1. Ways of working – how ideas gain momentum.

In these first posts I am going to describe the creative process leading to the production of artworks for “Accompany”, an exhibition scheduled for May and June 2017 at Creative with Nature Workshop and Gallery.

The idea for this exhibition began with a semi-abstract painting called “To be Met” completed in January 2017. I made this painting using a method I often employ involving just sitting before a blank canvas and allowing spontaneous ideas for colour and shape to take form. It is a process of following an impulse, trying to be aware of when it gets blocked, dissolving the block and allowing the impulse to flow again.

Narratives might begin to form about things I see in the painting, and this can be part of developing a ‘relationship’ with it. For example in “To be Met” below, I saw a ceremony taking place.

“To be met” oil on canvas 70cm x 100cm by Clare Pearl

I didn’t think too much about this painting after its completion, but a few weeks later it came back to me during a shamanic path-working journey with my friend Jen.

Path-working journeys are imaginary walks into places that cannot be accessed in the real world. In this case we were journeying to the Land Between (between life and death) to help us find ways of relating to the experience of dying. Jen’s journey was about a ceremony, and mine was a walk with my mother via a walled garden to the shores of a lake.

Around this time my neighbour, Karen Alderson told me about her project the secret life of objects. As Jen’s journey is set in a real place (near Heysham) and inspired by Karen’s walking project, I decided to go to this place and do a medicine walk for my art practice.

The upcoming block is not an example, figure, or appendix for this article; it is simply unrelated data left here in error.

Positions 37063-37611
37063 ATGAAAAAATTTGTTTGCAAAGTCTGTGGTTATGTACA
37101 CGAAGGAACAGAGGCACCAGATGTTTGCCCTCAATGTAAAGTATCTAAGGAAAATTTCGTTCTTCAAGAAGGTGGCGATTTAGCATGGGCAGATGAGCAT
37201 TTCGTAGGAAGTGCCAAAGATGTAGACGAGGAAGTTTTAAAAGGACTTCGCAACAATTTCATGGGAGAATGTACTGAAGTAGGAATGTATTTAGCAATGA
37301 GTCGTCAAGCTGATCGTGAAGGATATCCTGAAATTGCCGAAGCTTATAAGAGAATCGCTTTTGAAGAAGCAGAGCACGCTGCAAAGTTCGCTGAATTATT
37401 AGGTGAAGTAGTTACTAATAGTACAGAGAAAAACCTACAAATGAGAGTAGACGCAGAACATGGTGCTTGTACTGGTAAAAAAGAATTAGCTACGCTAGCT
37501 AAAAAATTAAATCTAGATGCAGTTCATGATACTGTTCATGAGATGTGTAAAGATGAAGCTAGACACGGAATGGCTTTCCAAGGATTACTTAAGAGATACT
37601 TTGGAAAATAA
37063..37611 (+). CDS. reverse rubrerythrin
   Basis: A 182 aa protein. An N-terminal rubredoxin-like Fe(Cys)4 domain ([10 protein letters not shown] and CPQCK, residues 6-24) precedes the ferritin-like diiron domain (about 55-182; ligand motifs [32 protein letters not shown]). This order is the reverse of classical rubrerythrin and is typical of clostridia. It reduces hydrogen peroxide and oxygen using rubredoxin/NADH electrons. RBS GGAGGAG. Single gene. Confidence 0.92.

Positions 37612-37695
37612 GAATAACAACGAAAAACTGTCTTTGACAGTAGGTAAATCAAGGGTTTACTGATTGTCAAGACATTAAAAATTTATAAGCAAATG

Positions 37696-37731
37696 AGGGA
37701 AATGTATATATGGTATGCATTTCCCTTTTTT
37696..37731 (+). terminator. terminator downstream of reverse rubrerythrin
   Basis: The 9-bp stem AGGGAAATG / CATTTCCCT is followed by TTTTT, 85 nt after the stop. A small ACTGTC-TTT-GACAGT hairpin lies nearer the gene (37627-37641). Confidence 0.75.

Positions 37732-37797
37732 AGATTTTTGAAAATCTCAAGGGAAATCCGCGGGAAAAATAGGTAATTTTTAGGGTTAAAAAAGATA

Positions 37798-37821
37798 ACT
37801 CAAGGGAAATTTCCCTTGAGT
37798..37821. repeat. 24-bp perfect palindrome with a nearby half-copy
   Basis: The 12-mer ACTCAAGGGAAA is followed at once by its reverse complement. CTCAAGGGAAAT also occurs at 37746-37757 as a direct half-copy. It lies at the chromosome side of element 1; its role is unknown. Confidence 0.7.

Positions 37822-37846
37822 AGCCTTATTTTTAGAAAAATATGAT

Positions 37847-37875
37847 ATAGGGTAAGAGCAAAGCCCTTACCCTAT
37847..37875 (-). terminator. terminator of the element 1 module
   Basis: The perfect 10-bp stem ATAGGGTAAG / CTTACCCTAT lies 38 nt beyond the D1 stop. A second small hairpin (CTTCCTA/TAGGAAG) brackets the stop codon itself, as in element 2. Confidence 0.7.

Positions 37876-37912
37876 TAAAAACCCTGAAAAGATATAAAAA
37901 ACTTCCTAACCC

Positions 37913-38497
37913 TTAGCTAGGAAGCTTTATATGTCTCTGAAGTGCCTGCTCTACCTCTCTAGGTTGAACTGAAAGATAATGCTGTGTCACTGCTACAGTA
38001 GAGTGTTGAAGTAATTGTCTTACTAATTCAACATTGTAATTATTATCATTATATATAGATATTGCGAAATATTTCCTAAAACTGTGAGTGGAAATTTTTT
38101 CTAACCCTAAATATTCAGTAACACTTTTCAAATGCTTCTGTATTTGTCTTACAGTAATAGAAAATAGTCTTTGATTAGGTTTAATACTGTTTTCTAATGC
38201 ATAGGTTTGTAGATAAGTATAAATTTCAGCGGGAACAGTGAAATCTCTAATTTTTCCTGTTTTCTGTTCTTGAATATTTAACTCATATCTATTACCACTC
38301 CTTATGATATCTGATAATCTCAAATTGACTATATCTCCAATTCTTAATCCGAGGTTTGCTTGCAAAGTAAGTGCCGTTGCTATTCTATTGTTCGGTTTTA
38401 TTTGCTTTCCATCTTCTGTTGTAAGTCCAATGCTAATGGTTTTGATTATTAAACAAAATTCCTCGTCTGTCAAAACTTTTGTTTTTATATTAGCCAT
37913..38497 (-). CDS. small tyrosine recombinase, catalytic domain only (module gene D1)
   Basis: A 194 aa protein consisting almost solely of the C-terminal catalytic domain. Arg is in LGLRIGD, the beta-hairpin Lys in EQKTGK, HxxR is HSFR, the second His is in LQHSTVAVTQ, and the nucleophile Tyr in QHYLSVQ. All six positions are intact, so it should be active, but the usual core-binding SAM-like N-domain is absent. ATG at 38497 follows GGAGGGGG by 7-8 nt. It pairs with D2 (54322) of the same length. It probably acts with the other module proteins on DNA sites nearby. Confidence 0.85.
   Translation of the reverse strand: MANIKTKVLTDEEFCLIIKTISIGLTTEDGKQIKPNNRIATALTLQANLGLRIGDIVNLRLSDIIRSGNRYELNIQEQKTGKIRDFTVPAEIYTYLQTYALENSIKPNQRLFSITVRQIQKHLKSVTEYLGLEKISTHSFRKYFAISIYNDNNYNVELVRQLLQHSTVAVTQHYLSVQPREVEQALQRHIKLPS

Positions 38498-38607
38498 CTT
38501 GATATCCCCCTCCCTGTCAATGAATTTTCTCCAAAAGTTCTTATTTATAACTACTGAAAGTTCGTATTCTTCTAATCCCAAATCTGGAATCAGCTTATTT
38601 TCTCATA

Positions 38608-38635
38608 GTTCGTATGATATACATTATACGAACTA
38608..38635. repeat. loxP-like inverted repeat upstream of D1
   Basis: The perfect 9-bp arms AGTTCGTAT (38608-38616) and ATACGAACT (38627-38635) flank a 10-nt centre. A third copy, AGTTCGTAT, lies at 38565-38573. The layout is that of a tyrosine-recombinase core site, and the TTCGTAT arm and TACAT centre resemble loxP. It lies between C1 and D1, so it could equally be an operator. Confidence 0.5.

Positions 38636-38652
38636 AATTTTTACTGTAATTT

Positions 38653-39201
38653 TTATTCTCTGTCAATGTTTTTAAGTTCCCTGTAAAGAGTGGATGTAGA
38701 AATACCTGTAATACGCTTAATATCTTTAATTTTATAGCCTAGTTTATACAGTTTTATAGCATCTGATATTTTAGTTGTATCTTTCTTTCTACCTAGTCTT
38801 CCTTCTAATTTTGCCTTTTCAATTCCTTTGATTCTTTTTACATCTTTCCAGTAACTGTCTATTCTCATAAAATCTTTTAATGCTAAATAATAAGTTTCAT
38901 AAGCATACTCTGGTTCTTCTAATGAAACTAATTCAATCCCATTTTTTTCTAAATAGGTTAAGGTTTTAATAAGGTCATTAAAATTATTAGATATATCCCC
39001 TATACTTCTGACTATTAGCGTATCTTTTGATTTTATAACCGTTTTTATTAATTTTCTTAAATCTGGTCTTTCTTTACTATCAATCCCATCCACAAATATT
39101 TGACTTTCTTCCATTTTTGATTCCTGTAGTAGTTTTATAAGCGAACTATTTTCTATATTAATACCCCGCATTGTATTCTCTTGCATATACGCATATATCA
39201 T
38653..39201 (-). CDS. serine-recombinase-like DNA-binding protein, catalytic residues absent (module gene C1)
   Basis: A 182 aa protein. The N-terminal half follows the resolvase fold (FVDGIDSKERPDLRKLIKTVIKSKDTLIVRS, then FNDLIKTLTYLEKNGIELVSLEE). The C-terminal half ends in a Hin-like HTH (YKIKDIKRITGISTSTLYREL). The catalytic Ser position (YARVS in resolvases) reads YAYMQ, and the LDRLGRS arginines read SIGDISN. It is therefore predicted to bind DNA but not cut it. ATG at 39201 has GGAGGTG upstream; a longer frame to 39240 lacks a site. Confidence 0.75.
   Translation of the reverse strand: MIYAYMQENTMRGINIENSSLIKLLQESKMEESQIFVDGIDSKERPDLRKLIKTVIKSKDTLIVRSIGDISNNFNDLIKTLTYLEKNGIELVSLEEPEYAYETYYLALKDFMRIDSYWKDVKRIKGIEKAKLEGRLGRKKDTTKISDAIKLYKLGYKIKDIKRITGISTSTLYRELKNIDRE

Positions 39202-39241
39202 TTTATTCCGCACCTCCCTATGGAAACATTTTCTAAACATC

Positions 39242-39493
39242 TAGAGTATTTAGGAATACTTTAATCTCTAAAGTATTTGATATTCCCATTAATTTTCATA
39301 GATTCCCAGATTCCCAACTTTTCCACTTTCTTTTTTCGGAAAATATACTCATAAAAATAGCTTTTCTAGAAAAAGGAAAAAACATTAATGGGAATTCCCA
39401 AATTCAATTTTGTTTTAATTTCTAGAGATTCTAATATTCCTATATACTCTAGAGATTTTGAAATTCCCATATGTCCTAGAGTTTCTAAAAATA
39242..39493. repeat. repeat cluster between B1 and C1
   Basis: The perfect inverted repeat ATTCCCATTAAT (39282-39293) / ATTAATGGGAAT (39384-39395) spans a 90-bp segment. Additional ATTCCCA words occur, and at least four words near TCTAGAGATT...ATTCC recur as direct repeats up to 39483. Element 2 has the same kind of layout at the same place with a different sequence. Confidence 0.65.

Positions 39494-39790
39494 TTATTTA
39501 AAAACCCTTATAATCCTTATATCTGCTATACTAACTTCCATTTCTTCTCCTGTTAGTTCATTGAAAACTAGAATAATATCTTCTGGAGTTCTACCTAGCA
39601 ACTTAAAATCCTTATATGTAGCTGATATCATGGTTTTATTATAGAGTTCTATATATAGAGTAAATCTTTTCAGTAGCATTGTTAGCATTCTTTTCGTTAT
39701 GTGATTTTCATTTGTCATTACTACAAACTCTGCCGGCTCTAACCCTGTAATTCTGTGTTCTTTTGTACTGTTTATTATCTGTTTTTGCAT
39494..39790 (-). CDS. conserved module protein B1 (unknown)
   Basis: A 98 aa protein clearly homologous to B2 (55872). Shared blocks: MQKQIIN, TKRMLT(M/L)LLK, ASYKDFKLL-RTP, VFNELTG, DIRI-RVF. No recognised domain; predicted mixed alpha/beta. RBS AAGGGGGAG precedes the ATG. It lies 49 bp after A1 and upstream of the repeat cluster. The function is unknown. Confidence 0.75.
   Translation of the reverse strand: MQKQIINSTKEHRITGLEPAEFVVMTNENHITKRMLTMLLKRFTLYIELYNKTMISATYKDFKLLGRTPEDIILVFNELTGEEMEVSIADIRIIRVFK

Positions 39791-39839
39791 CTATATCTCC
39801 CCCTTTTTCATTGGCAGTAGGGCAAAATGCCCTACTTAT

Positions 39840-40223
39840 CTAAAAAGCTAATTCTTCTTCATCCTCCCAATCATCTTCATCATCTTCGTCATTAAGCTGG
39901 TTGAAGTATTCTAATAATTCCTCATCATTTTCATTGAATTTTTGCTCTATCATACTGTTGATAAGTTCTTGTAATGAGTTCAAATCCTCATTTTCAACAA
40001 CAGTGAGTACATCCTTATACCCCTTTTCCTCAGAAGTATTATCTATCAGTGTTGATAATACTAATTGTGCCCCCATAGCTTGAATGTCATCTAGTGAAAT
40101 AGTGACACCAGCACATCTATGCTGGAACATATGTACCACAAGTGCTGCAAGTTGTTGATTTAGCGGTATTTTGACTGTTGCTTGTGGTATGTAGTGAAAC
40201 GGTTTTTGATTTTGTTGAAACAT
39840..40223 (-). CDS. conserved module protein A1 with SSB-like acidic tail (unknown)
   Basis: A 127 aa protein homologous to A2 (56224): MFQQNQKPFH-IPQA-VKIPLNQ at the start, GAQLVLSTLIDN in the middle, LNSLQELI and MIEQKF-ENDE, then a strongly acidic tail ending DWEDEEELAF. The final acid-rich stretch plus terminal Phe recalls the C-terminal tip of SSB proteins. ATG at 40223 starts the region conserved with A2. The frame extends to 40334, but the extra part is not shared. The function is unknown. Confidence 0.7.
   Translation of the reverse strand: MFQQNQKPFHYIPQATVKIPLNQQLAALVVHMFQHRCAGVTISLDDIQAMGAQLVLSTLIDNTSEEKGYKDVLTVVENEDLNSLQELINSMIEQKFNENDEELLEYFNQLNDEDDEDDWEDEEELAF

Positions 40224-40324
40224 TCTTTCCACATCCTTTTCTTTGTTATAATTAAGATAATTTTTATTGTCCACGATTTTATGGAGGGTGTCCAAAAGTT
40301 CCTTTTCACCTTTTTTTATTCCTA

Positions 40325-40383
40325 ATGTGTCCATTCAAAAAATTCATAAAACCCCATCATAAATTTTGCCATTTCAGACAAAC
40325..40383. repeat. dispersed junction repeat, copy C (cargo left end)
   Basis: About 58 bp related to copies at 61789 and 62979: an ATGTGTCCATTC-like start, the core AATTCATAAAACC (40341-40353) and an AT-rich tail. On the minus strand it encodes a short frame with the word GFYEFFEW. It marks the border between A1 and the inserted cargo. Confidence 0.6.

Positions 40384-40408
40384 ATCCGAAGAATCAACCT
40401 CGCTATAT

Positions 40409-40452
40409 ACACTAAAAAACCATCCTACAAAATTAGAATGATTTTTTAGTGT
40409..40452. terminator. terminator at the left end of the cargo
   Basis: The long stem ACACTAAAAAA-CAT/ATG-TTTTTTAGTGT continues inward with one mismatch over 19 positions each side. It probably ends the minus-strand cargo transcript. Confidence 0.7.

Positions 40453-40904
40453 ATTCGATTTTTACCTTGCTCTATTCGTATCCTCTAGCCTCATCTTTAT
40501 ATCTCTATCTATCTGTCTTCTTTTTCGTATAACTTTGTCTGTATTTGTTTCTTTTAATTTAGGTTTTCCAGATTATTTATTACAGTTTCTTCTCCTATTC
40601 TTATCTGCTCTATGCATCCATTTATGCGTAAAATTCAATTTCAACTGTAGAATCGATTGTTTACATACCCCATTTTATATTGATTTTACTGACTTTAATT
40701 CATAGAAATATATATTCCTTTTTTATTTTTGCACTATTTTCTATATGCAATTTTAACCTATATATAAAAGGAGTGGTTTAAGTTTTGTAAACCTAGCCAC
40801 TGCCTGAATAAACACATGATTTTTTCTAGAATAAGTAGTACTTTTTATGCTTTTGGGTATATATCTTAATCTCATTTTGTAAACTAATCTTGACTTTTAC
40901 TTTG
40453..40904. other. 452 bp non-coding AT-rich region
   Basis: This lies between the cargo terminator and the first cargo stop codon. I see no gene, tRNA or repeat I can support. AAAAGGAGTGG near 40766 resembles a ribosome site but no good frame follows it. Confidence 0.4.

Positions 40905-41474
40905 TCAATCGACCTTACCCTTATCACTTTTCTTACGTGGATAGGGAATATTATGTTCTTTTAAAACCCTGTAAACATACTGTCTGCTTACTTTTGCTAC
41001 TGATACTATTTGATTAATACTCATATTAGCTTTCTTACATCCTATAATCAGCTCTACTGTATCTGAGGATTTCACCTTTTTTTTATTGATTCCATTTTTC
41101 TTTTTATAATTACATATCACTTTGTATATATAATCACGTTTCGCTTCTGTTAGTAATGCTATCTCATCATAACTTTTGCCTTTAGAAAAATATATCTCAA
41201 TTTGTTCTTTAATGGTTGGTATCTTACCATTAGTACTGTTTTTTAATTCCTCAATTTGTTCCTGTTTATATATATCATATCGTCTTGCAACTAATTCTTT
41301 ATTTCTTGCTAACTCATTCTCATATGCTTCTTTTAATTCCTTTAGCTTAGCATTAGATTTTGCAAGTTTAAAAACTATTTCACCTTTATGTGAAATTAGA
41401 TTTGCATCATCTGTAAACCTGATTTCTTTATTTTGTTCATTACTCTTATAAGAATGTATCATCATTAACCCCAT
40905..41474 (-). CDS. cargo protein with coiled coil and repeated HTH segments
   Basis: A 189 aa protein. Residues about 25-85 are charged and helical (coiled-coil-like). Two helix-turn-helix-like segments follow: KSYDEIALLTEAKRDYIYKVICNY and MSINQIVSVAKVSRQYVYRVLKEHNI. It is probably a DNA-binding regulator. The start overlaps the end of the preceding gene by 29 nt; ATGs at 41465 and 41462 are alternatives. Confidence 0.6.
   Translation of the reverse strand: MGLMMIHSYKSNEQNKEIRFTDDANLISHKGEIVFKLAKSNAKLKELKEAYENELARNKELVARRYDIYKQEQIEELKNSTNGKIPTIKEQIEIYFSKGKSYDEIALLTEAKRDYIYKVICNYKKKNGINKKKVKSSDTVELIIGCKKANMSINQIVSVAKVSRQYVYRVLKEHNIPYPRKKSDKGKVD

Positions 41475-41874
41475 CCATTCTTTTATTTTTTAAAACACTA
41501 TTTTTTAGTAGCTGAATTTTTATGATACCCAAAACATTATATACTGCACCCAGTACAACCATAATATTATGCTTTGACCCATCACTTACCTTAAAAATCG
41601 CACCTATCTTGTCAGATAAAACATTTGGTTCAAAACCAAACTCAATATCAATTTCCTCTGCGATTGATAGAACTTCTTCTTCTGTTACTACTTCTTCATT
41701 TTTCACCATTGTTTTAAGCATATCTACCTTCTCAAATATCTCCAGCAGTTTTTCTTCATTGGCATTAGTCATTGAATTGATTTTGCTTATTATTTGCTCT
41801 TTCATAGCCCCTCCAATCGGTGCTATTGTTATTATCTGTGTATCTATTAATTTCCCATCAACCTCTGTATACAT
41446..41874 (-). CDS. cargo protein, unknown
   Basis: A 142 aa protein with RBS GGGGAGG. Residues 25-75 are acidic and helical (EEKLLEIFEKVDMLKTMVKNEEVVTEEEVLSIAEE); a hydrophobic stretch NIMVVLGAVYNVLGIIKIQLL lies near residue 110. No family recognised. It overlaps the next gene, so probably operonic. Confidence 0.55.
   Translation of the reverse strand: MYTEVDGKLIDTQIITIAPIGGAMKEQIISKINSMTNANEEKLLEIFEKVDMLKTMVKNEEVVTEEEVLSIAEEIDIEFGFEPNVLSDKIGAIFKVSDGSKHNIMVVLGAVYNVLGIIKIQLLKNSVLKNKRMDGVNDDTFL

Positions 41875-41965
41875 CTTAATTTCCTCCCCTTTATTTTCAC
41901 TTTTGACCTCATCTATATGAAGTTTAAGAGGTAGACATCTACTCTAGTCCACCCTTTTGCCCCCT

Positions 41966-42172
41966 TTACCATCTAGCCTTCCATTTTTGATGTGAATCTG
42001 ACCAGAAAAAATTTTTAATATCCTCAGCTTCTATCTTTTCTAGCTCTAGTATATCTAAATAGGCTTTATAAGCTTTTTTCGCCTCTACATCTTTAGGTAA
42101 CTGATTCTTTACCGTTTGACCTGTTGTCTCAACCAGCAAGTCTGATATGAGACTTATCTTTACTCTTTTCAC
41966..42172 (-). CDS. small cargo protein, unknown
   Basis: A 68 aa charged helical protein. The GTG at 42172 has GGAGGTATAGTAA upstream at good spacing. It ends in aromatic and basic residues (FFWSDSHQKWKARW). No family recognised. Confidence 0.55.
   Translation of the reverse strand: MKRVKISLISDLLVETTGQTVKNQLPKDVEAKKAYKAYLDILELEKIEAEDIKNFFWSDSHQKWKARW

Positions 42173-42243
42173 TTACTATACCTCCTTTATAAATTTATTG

One way of describing a medicine walk is that it is an embodied experience with the landscape that mirrors one’s inner world in some way and brings new awareness to a question, issue or challenging situation.

My intention for this walk is to look for ways to approach the subject of dying, and develop these ideas in a series of art works.

I am also influenced by a curiosity to find where my training as an artist and in shamanism overlap and inform each other. I trained as an artist from 1986-89, and later in film from 2002-04 and, for over 10 years have practiced shamanic journeying and medicine walking after completing a 3-year training in 2008. Nick Totton describes medicine walking in this way:

The task is to move through a territory holding a question about one’s life, and attend to what one encounters.

(Totton, 2011: 133)

In my next blog I will describe the walk.


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